(1/2) Our family is very nomadic. My kids are first generation Australian, I’m first generation English, my mum’s first generation Ugandan and although my dad was born in India, he moved to Malaysia when he was a kid. Then he moved to England in his early 20s, where he and my Mum were married.
I loved my childhood. I was an only child and the youngest in my extended family. We did a lot of things that would normally not have been done by Indian families back then, like camping! We also had a boat parked outside our back garden as our house backed on to a canal. When we had parties it was a strange sight – a boatload of Sikhs going down the canal!
Then in 1980 Dad came out to Australia to visit my uncle, and when he got back, he said, ‘I love it, let’s move there’. I was 13 when we arrived. It was a big adventure. Everything was very different, very open, very flat, and there didn’t seem to be many people! Dad didn’t want to work as an engineer here, so my parents decided to get a fruit block in the Riverland, growing oranges and apricots.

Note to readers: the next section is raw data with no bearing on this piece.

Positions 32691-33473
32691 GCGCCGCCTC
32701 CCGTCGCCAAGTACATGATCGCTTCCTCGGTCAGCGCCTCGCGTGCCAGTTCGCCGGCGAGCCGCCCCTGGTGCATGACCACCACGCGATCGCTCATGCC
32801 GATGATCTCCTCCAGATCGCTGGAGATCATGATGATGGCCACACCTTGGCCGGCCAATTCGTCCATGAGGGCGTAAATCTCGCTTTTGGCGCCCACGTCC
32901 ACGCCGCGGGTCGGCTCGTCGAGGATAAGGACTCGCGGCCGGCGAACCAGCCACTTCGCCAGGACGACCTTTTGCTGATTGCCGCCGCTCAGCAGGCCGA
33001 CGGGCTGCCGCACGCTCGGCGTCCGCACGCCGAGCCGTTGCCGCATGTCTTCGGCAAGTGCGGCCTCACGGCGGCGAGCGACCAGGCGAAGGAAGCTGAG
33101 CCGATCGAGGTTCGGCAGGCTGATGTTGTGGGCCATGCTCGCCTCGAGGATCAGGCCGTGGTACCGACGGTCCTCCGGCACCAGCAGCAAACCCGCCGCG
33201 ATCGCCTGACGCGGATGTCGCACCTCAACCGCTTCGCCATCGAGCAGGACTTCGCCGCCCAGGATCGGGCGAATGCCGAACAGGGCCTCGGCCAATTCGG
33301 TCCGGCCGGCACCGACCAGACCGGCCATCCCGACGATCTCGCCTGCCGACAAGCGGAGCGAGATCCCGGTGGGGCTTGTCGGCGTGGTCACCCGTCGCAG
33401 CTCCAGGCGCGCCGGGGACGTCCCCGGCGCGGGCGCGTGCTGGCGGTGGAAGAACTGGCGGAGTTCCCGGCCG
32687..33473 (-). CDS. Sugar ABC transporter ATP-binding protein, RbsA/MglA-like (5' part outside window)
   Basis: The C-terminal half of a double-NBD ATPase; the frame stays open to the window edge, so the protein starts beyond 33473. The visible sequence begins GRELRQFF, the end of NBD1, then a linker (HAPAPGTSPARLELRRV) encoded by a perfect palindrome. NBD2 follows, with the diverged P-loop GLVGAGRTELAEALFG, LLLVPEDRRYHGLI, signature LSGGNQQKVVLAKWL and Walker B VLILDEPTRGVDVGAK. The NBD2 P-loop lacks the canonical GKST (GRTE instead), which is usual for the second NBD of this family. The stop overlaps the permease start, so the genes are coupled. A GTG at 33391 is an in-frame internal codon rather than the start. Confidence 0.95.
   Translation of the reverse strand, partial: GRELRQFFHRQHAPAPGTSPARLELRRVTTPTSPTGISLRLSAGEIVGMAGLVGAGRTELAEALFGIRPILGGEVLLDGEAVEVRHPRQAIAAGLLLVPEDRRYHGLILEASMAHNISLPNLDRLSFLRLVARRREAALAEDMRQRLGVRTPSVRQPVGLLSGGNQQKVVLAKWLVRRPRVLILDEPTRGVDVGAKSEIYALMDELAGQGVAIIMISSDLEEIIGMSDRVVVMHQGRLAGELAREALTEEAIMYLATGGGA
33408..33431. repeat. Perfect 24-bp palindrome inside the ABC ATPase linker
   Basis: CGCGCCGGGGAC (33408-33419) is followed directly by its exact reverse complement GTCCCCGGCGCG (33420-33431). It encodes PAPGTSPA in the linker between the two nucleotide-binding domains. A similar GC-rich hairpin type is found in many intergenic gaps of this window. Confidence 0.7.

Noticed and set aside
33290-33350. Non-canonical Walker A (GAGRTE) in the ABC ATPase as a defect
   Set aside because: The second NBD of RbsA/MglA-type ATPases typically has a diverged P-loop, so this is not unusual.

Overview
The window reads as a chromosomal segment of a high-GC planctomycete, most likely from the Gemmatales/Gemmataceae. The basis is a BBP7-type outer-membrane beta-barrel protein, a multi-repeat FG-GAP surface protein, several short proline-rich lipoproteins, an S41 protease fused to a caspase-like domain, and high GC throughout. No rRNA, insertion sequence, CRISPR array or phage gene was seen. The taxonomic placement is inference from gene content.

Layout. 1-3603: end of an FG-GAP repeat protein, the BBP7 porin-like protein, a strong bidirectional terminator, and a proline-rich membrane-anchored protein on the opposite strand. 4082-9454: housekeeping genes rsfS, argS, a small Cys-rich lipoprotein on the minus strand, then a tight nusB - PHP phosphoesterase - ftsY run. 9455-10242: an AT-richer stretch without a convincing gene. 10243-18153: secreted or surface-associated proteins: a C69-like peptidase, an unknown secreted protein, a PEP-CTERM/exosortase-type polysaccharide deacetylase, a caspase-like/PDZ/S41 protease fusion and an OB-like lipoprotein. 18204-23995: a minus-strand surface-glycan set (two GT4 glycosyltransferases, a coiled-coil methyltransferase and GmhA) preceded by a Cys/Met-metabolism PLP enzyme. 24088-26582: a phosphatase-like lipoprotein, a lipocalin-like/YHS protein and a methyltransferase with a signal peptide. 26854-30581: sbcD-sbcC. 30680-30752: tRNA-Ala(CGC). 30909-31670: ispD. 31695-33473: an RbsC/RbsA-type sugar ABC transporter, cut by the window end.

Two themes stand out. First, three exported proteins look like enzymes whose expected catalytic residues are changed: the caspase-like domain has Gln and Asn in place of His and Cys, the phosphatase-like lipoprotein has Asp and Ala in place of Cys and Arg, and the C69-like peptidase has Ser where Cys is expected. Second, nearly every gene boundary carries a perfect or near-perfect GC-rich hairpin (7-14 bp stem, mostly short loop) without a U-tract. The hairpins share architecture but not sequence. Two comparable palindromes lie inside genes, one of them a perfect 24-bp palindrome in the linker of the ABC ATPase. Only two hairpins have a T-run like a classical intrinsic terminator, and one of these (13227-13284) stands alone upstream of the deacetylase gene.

Suddenly I was living on a farm and going to a country high school. I was the only turbaned Sikh there, but I made quite a lot of friends. Still, my closest friend was 5 km away! Unfortunately, the year after we bought the farm, the recession hit and the bottom fell out of the market, and after that we had to do all the fruit picking ourselves rather than hiring pickers. As a result, all my spare time and holidays were spent working on the farm, which was a hard contrast to living in London with a boat parked out the back.
I always felt British as opposed to Australian. But when I was 18, I went back to England for the first time, and it was just not what I had pictured in my mind. The colours all seemed grey and dull, the houses were narrow, the roads were cramped and the people were different. Australia seemed more vibrant and open in contrast.
When I came back, I felt Australia was home.
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